Blitzkrieg Against the Administrative State

On November 1, The New York Times reported that allies of former President Donald Trump have been drawing up lists of hard-right lawyers likely to support a “radical White House agenda” in a potential second Trump administration. This comes as no surprise. Enough lawyers in the first Trump administration—traditional conservatives all—were sufficiently finicky about legality to block or at least slow some of Trump’s more extreme ideas, including overturning the 2020 election. Echoing Trump’s frustration at such fastidiousness, the Times quotes one current ally, Mike Davis, as saying: “In the Trump 47 administration, they need much stronger attorneys who do not care about elite opinion who will fight these key cultural battles.” One worries Davis and his colleagues may be untroubled by the president’s constitutional obligation to “take care that the laws be faithfully executed.”

The Washington Post’s reporting earlier this month deepens this fear. It confirms that among the central aims of recruiting compliant legal talent is ensuring that Trump can vigorously deploy Justice Department resources to go after his “perceived enemies.” The avowed aim is to “exact revenge on those who have challenged or criticized [Trump], if he returns to the White House.” A key figure in these discussions appears to be Russell T. Vought, Trump’s former Office of Management and Budget director and now president of the right-wing Center for Renewing America. The Times quotes Vought’s impatience with conservative lawyers in the first Trump administration who were unwilling to do Trump’s bidding without hesitation. Criticizing the timidity of traditional conservative lawyers, Vought told the Times: “The Federalist Society doesn’t know what time it is.” As for making the Justice Department an instrument of White House political retribution, Vought would unblinkingly jettison the norm of independence that presidents and attorneys general of both parties have carefully nurtured since Watergate. “You don’t need a statutory change at all, you need a mind-set change,” Vought told the Post. “You need an attorney general and a White House Counsel’s Office that don’t view themselves as trying to protect the department from the president.”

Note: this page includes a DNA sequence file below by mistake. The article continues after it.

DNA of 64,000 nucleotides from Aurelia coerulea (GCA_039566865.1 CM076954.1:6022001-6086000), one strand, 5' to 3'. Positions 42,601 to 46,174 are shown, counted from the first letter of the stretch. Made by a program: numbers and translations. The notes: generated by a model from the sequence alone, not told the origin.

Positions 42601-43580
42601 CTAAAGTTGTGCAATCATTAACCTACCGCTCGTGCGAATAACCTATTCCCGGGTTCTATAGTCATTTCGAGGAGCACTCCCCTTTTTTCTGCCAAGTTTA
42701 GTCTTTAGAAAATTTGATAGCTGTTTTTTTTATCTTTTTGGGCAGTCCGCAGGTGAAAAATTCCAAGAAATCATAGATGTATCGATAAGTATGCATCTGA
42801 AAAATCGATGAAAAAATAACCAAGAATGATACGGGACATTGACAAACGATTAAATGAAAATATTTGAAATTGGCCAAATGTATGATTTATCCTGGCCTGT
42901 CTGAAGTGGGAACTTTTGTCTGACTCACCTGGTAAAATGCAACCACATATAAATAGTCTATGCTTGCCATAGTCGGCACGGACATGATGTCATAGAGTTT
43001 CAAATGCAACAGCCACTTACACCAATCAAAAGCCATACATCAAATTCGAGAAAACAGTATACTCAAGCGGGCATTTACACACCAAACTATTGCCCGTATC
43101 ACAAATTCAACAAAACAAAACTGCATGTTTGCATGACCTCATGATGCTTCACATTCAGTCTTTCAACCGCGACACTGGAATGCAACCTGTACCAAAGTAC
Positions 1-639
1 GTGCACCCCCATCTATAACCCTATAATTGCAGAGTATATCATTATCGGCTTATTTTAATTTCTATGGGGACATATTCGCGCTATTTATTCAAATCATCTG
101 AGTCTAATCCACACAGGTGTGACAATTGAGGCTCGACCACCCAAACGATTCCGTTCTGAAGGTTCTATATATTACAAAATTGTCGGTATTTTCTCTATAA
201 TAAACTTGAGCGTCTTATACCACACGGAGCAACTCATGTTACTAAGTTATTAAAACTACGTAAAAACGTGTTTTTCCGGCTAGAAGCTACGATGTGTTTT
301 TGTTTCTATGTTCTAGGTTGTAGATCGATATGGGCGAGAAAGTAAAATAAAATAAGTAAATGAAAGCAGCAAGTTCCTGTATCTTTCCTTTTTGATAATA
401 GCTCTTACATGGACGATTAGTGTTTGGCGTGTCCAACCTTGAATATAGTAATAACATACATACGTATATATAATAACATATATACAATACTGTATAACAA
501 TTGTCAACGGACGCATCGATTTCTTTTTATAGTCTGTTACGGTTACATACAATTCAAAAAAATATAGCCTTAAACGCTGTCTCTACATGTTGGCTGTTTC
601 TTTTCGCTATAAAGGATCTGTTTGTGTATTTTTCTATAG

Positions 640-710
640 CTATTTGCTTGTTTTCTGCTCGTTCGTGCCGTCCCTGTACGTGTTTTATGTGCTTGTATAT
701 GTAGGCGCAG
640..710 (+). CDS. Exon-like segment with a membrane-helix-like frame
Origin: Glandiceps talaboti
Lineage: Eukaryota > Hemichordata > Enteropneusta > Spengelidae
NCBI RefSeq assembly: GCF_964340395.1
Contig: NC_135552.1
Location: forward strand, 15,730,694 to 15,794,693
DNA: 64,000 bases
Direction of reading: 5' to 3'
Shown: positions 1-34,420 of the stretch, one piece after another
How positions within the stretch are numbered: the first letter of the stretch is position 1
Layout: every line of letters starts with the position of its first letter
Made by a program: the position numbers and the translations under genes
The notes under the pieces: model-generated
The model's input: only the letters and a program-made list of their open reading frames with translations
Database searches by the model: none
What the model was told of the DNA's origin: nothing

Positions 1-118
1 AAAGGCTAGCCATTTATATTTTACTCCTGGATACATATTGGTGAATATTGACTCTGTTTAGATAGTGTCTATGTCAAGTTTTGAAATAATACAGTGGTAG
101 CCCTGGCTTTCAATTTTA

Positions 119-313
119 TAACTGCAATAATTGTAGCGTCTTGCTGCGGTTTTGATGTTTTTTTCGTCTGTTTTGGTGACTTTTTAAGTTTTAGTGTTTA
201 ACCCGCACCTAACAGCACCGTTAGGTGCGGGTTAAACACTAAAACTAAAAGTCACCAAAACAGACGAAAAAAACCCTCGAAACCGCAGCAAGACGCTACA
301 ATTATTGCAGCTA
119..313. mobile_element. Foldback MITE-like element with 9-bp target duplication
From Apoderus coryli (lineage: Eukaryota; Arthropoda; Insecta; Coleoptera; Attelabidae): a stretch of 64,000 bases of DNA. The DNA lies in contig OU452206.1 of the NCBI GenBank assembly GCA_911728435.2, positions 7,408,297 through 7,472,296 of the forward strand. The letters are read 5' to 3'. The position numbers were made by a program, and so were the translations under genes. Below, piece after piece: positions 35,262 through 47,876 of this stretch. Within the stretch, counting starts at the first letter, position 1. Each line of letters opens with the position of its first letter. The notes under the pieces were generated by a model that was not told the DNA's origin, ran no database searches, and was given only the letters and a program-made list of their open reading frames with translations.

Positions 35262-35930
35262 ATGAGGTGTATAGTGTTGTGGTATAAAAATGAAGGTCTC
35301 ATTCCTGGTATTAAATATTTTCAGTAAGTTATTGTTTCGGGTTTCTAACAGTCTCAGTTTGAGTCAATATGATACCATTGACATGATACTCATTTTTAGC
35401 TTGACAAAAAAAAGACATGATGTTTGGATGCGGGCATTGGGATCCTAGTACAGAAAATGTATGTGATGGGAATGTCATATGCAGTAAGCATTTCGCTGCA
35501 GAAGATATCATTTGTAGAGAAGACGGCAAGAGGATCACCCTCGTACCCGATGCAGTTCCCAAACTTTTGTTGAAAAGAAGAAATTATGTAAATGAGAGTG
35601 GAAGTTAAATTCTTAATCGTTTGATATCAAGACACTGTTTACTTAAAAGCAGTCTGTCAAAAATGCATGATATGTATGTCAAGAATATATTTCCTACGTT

Vought’s Center for Renewing America is one of many organizations working with the Heritage Foundation on an ambitious effort to prepare a blitzkrieg against the administrative state and turn the bureaucracy into the president’s personal strike force. Now celebrating the end of its fifth decade, the Heritage Foundation hopes to maintain its position in spearheading the agenda of the Republican right wing. Joined by roughly 75 other conservative groups, the foundation has launched Project 2025—a multi-prong initiative of agenda-setting, personnel recruitment, and online instruction for would-be Trump minions. Much of what Hillary Clinton was once mocked for labeling a “vast right-wing conspiracy” now operates in plain sight. Whether or not the hoped-for right-wing revolution will be televised, it already has a website.

Project 2025 presents itself online in apocalyptic terms, describing its agenda as “the next conservative President’s last opportunity to save our republic.” The full-throated version, however, is reserved for the project’s free, downloadable, 920-page book, Mandate for Leadership: The Conservative Promise. (You can order a bound copy for $35.00.)